Influence of village-level participation on social service delivery in Siaya County, Kenya
Rapudo, Bonface Hawi
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Kenyan citizens took a monumental step towards realizing public participation in governance by ratifying the constitution in 2010, which established national and decentralized governments. The village became the lowest unit of devolved governance in Kenya, improving decision-making, power, and community-driven socio-economic development. The purpose of this study is to determine the influence of village-level participation on the delivery of social services. Specifically, the study sought to assess the effect of village-level information, communication, and education on social service delivery, determine the effectiveness of the county participation policy framework and accountability on the social service delivery and examine the impediments of village-level participation on social service delivery in the villages of Siaya County. The study adopted the theory of the wisdom of crowds and public value theory. The research used a descriptive research design. The sample size was 380 households, selected from the target population of 28,798 households. The study used quota sampling to select respondents for the focus group discussions. The key informant interviews were chosen through stratified random sampling based on their understanding of the local population. The household heads were selected through simple proportionate sampling at the ward level and simple random sampling at sublocations. Primary and secondary data were collected using structured questionnaires, interview guides, and document reviews the study utilized qualitative and quantitative techniques of data analysis. Descriptive statistics were analyzed using standard deviation, mean scores, percentages, and frequencies. In addition, correlation, regression, and ANOVA analysis were used to determine the extent to which facet variables (access to village information and communication, impediments to villagelevel participation, County Participation Policy Framework, and Accountability) predict service delivery. The analysis was aided by IBM SPSS Statistics Version 27. Content analysis was used for qualitative data and interpreted in a narrative or prose format. The study found that there was very little public participation in Siaya County, which contributes substantially to uncertain ownership and sustainability of social service delivery (Mean = 2.86, Standard deviation = 0.87) Similarly, public participation of citizens in social service delivery faced impediments to improving the lives of the poor and disadvantaged at the grassroots level in search of poverty alleviation and social service delivery. Additionally, the study revealed that county budget allocations were moderate (Mean = 3.32, Std Dev = 1.02). Overall, there was a positive and significant correlation between service delivery in the county and access to village information and communication (r = 0.930, Sig = 0.000), and also impediments to village-level participation (r = -0.923, Sig =0.000). According to the study, village-level information, communication, and education had a positive impact on the provision of social services within the county ((F (3,376) = 99.249, p-value = 0.000) but there was little public participation, which resulted in low levels of success, contested ownership, and sustainability of social service delivery. The study recommends that the County government of Siaya could hold public village-level civic education forums, invest in educating citizens on information and communication technologies use, and engage villages in accountability for social service delivery.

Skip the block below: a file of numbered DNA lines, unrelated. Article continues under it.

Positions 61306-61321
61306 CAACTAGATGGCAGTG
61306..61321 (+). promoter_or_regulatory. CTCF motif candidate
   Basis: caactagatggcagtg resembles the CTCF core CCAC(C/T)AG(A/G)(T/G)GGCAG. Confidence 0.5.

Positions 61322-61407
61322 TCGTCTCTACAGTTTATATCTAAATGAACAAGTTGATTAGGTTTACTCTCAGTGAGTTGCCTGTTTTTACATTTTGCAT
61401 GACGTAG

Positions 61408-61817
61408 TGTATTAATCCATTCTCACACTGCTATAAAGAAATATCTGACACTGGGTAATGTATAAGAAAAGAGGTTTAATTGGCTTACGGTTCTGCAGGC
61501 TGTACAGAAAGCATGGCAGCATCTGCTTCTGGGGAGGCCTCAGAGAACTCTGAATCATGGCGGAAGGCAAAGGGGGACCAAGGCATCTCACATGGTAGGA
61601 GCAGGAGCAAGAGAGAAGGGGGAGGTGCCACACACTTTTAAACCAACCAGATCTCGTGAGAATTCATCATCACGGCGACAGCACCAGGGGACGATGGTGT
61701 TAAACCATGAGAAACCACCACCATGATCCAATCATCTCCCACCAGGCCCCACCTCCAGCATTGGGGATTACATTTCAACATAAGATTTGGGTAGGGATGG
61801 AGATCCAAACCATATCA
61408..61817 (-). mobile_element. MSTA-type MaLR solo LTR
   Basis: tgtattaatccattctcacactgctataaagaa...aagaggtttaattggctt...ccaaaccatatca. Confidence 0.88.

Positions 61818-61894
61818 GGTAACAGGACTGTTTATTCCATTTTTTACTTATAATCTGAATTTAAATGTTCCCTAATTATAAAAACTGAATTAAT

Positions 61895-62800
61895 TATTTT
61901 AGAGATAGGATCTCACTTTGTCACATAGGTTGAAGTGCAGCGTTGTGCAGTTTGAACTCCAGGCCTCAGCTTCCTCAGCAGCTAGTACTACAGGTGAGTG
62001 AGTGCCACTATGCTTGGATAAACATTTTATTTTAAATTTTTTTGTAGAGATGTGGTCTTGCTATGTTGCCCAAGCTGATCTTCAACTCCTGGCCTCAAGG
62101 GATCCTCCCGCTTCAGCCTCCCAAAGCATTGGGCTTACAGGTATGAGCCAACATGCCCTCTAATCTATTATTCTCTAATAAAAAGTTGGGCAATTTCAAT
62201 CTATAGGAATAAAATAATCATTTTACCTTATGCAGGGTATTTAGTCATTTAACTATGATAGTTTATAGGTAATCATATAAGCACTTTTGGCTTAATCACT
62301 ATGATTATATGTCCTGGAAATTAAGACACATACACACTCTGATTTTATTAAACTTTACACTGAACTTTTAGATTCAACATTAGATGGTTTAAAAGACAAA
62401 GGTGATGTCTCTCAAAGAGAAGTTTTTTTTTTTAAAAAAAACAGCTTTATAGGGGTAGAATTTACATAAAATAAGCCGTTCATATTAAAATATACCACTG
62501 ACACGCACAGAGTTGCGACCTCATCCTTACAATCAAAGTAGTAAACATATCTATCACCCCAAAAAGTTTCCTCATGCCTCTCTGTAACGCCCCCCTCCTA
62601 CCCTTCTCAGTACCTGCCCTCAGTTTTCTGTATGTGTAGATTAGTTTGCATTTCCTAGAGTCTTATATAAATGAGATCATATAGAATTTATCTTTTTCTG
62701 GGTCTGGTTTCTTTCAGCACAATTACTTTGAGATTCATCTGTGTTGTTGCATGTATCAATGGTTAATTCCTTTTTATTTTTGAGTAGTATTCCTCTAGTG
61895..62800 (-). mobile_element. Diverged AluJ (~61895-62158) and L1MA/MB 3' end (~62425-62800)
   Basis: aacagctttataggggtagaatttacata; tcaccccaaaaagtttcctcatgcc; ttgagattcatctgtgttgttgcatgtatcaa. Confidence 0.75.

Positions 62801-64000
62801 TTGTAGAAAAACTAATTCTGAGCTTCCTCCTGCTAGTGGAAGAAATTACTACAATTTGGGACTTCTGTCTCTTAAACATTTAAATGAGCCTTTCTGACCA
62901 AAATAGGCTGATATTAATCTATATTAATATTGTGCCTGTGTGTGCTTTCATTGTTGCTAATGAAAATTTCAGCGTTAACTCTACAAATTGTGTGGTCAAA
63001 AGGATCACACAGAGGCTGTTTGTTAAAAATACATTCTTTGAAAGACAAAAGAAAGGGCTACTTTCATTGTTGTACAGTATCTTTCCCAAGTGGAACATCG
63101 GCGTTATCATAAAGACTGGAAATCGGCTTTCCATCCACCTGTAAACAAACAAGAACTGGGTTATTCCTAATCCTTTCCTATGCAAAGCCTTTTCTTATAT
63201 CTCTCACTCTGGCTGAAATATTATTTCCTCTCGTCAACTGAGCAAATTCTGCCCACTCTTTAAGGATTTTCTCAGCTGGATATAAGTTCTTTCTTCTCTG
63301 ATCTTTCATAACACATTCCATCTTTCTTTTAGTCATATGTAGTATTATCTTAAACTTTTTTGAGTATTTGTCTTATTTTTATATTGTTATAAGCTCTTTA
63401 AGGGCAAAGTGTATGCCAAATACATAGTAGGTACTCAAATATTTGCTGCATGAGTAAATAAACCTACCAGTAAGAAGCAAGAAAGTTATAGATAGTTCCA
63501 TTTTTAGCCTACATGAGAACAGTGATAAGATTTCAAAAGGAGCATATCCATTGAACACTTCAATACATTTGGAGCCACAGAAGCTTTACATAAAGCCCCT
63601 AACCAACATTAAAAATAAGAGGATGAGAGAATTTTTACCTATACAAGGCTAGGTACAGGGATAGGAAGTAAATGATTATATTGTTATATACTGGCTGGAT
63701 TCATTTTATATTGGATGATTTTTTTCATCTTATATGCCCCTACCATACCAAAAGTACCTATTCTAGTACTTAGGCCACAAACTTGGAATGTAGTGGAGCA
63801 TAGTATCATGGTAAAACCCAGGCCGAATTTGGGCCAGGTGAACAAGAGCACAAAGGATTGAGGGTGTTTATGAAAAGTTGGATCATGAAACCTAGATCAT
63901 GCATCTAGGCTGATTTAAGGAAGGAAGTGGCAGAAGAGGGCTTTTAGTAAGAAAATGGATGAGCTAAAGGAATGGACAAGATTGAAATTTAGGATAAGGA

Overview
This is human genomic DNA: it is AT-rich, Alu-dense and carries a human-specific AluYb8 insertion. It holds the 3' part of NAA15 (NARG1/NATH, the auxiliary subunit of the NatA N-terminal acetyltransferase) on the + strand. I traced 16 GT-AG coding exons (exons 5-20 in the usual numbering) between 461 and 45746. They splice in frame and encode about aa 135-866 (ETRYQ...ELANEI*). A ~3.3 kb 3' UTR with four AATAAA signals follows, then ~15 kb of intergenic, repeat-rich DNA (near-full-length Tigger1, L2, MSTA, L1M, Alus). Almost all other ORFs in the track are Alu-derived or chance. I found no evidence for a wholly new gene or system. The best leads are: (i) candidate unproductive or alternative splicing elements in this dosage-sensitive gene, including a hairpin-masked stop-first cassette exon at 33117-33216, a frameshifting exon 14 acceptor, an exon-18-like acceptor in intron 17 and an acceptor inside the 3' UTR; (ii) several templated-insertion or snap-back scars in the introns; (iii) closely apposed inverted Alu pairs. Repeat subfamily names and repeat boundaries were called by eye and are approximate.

Africa Nazarene University